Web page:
Estimating/Simulating Terminal
Capacity


Train Routing Problem at
Terminals


Given


Track configuration ( track lengths, switcher engines )


Signal configuration


Inflow/Outflow (arrival and departure times of
trains)


Find


Train paths through a terminal


Choke points


System performance of a rail facility
under a
variety of conditions

Train Routing through Terminals


Switch Grouping






Train Paths


Train type I: switch groups a, b, d


Train type II: switch groups c, d, e


Train type III: switch groups f, g, h


Carey and Lockwood (1995); Carey (1994)


Mixed integer programming formulation


Heuristic solution algorithm


Zwaneveld, Kroon, Hoesel (2001); Kroon, Romeijn,
Zwaneveld (1997)


Complexity issues


Node packing model

Recommendations


1. The performance impacts of high
-
speed
passenger trains to freight/ medium
-
speed trains
should be
systematically evaluated
in all stages of
capacity estimation, timetabling and dispatching.



2.
Efficient optimization
algorithms are critically
needed to generate executable, recoverable train
timetable with
quality guarantee and balanced
performance
.



3.
Heuristic algorithms
should take into account
randomness of train delays
, capacity breakdowns
to improve the
reliability of sub
-
optimal solutions
.







Maximum speed design and

capacity of the line


Expected speed of the train


Slot flexibility

(special factors for interdependent
trains in linked systems)


Gross weight of freight train


Deviation from the standard,

(e.g.: dimensional, overweight etc.)


Factors in DB Netz
´
s

slot price system


Slot Price System 2001 in Germany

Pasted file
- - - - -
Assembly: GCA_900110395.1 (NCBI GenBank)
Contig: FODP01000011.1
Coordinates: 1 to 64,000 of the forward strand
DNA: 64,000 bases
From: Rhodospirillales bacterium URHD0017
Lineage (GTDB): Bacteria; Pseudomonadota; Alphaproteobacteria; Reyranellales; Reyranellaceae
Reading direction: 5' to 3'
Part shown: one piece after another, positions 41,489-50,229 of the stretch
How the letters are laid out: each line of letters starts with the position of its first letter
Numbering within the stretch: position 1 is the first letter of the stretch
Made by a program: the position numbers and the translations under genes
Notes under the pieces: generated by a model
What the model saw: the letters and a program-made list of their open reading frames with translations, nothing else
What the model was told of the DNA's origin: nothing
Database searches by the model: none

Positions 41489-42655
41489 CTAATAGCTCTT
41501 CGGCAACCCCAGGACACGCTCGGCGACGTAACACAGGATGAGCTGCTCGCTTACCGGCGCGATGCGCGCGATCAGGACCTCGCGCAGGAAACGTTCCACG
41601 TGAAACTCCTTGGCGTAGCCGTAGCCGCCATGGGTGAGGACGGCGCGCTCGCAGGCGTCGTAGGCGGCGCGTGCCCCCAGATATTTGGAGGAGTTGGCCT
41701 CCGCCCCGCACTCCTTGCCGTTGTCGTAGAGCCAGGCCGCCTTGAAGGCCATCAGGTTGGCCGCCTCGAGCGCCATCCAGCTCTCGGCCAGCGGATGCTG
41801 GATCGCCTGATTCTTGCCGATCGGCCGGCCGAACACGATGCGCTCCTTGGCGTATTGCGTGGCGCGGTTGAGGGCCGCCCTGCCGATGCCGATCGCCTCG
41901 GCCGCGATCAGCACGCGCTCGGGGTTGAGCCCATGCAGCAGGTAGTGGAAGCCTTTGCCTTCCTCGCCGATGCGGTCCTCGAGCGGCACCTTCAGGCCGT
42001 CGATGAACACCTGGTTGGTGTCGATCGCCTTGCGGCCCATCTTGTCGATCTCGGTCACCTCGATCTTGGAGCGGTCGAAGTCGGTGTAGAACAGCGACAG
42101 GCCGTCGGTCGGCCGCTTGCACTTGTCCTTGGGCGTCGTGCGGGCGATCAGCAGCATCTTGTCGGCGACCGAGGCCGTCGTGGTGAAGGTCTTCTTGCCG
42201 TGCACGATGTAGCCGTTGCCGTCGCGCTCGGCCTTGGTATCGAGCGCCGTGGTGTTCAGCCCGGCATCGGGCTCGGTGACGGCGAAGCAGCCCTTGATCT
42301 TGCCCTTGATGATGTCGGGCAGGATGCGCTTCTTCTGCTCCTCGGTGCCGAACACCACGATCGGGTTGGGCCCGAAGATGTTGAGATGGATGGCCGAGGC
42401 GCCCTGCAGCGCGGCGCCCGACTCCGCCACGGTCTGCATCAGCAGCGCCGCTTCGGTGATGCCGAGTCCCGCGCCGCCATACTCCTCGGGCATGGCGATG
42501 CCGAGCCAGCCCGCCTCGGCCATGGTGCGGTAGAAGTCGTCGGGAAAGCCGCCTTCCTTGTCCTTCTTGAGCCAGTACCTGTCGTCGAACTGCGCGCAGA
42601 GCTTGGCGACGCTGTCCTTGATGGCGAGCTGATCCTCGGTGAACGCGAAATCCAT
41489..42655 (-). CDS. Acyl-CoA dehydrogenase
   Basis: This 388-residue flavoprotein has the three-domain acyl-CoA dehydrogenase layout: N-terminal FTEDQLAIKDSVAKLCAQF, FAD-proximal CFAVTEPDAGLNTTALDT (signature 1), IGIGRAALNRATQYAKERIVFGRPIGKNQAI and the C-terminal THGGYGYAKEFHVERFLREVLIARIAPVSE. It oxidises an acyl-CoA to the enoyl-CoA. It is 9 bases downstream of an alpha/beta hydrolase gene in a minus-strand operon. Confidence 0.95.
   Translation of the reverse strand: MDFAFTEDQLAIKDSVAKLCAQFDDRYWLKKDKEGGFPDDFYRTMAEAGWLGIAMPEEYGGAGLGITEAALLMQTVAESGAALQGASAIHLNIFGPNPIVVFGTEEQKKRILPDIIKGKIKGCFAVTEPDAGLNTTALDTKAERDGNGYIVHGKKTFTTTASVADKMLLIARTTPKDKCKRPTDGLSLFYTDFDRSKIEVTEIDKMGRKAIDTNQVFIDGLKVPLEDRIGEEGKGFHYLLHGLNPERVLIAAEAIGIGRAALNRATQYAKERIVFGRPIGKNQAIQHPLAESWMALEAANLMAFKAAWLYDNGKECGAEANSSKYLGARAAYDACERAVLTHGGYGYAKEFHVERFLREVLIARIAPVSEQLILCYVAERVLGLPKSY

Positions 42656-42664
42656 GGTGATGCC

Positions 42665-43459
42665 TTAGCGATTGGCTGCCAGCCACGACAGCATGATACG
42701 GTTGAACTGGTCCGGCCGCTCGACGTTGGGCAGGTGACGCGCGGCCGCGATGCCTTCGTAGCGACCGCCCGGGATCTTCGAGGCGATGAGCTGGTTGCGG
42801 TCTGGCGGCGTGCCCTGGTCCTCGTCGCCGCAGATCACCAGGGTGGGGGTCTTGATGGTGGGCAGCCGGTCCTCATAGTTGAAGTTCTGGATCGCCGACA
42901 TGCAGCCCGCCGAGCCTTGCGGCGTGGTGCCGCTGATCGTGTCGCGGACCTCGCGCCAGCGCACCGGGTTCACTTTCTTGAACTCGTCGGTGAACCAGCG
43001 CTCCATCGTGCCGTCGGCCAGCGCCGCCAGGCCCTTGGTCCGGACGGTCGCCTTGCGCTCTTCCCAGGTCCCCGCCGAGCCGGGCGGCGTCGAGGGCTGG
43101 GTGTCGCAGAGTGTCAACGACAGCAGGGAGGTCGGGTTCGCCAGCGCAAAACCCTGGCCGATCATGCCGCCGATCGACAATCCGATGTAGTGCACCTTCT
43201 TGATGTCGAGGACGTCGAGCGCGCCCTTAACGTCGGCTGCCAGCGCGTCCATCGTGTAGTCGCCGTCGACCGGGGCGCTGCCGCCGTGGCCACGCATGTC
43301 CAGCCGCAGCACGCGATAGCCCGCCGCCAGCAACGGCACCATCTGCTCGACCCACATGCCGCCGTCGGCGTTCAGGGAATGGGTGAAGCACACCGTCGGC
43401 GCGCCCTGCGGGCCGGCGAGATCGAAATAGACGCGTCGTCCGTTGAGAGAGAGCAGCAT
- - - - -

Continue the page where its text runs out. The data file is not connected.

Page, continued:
Slot price =

base price x product factors x special multipliers + special additions x regional factor

Extracted from

The Slotted Railway
-

Living With Passenger Trains


Sebastian Schilling

Railion Deutschland AG

Scheduling Freight And Passenger
Trains

High
-
Speed passenger train

Regional passenger train

A*

B

C

location

1.

Mixed traffic
-


reduced capacity

Basic

Line Capacity Layout

Connecting passenger services

2.

Mixed traffic
-


capacity enlargement

A

B

C

3.

Network 21

`Harmonizing`

A

B

C

A

B

C

Additional freight train slots

Extracted from

The Slotted Railway
-

Living With Passenger Trains


Sebastian Schilling

Railion Deutschland AG

Freight train


Number of
trains
*2

Railion
´
s
Product Design

Products for unit trains (CT & IT
*1
)

Plantrain

Variotrain

Flextrain

*1: CT & IT: conventional & intermodal transport

*2: per year

*3: regular services; cancellations (< 10% of services) until week before service possible


Slot


Days of
service


Price


Ordering
date

> 50

fixed

regular

100%

service fixed
*3

> 30

fixed (reserved)

flexible

100% + X

week before

departure

flexible

on demand

on demand

100% + XX

min >24 h

Extracted from

The Slotted Railway
-

Living With Passenger Trains


Sebastian Schilling

Railion Deutschland AG

Research Directions


Robust schedule design


Executable vs. recoverable, from planning to real
-
time decision


Improve freight railroad service reliability



Disruption management under real time information


Service networks (blocking and line planning)


Train dispatching


Rail network and terminal capacity recovery plan


Locomotive and crew recovery plan



Integrated pricing and demand management model


Long term and short term pricing schemes and cost structures


Separation of track from traction in Europe


Impact on traffic demand and operating plans (train schedule, fleet
sizing and repositioning)


Shipper logistics modeling


Demand estimation and prediction model

New Vision for High
-
speed and Intercity
Passenger Rail Service in America


“Imagine whisking through towns at speeds over 100 miles an hour,
walking only a few steps to public transportation, and ending up just
blocks from your destination. Imagine what a great project that would
be to rebuild America.”




President Obama announcing a new vision for high
-
speed and
intercity passenger rail service in America (April 16, 2009)